Viewing Meiji Jingu Gaien Ginkgo Trees in Tokyo
When you think of autumn, what do you think of?
I think of boots, scarves, cool breeze, and of course the beautiful foliage. In Japan the Japanese Maple and the ginkgo trees turning shades of yellows and reds are a sight not to be missed. There’s something magical and absolutely stunning about these trees. Maybe it’s the uniqueness of the trees and shape of the leaves but it’s a sight that can’t be seen anywhere else in the world.
One of the best spots to enjoy the ginkgo trees changing colors and shedding their leaves is at Meiji Jingu Gaien (明治神宮外苑). Meiji Jingu Gaien means the Meiji era Shinto outer gardens and is a large park/area with restaurants, fountains, a stadium, a golf range, ice skating rink, and plenty of other venues to enjoy.
How to get there
There are a few ways you can get to Meiji Jingu Gaien. If you take the JR Chuo or Sobu line you can get off at Shinonamachi Station or Sendagaya Station, for the Tokyo Metro Ginza Line stop at Gaienmae Station or Aoyama-icchome Station, for the Tokyo Metro Hanzomon Line Toei Subway Oedo Line get off at Aoyama-icchome Station, and for the Toei Subway Oedo Line stay on the subway until the National Stadium Station.
From the station it’ll take anywhere from 5 minutes to 15 minutes to get to Meiji Jingu Gaien depending on which station you walk from (and on how fast of a walker you are). Within Meiji Jingu Gaien, if you enter from the Aoyama Street entrance you will be at the Ginkgo lined street.
This is the famous street where people gather in late fall to enjoy the changing colors or the ginkgo leaves. This 300 meter street leading to the Meiji Memorial Picture Gallery is lined with 146 ginkgo trees over the age of 100!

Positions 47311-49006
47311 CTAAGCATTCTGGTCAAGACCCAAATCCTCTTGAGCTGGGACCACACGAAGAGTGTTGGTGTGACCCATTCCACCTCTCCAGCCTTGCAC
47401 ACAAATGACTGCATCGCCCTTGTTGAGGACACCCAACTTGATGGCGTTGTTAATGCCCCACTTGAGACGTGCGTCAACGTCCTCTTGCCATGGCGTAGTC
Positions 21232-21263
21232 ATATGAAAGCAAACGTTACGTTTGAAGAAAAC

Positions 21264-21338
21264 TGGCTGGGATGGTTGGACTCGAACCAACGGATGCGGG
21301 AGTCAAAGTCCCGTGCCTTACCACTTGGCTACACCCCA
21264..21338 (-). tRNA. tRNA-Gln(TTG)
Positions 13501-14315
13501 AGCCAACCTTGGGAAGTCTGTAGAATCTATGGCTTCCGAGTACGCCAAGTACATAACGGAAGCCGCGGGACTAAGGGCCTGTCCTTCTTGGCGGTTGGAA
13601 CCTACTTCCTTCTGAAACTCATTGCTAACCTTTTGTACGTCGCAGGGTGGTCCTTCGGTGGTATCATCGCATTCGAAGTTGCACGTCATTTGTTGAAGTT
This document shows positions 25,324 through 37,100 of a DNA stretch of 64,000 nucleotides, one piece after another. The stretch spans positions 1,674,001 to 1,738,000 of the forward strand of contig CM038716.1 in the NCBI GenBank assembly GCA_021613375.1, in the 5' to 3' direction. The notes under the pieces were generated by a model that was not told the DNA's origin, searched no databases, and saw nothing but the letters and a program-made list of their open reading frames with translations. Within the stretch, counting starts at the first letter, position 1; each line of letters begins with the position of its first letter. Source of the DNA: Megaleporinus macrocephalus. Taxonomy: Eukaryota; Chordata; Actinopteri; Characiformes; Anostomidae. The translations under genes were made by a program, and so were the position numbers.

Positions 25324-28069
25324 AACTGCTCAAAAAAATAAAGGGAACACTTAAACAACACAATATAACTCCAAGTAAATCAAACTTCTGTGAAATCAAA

During the walk up and down the street, if you want to get a few photos in the sea of yellow leaves, there are plenty of benches located underneath the trees which would be a perfect spot to capture a shot. If you want to throw some leaves in the air and get some candids, those make great photos too!
Taking a snack break
After walking around, if you need a little snack, meal, or drink and a little break for your legs, then why not try one of the cafes/restaurants that’s located right on the Ginkgo lined street?
This way you can still enjoy the ginkgo leaves while taking a little break. My first recommendation would be Royal Garden Cafe. They are located right at the entrance of Meiji Jingu Gaien on Ginkgo lined street. Not only is their location ideal, they are also striving for a “Sustainable Community.”
They continue to try to take part in the community and be a environmentally friendly and sustainable restaurant. They are open from 11:00am to 11:00pm and are open year around. Their lunch menu is around ￥1,000 (about $8.50) and they also have a bakery that has delicious pastries and breads. If you need a little sit down it would be a great spot to stop at with indoor and outdoor seating as well as an outside area!
Jingu Gaien Ginkgo Festival
Every year from mid November to the beginning of December there is the annual Jingu Gaien Ginkgo Festival. This year it will be held from Saturday November 14th to Sunday December 6th.
The festival attracts vendors who set up stalls along the Ginkgo lined street in Meiji Jingu Gaien and sell regional specialty dishes. Along with the food vendors, there are also street performers who will keep you entertained while you enjoy the ginkgo’s golden foliage! The bonus to coming to the Meiji Jingu Gaien during the festival believe it or not, is it’s free!You can enjoy nature’s gift without spending a penny!
But I would encourage you to try some of the regional dishes that the vendors are selling at the festival especially if you are planning on staying in Tokyo and have no plans of seeing the rest of Japan. Even though Japan is a small country, each region has it’s very specific culture and foods.
This festival will allow you to take part in that! So whether you’re going to be in Tokyo during the festival or not, ginkgo trees are a very special part of Japan so go enjoy nature’s gift to Japan.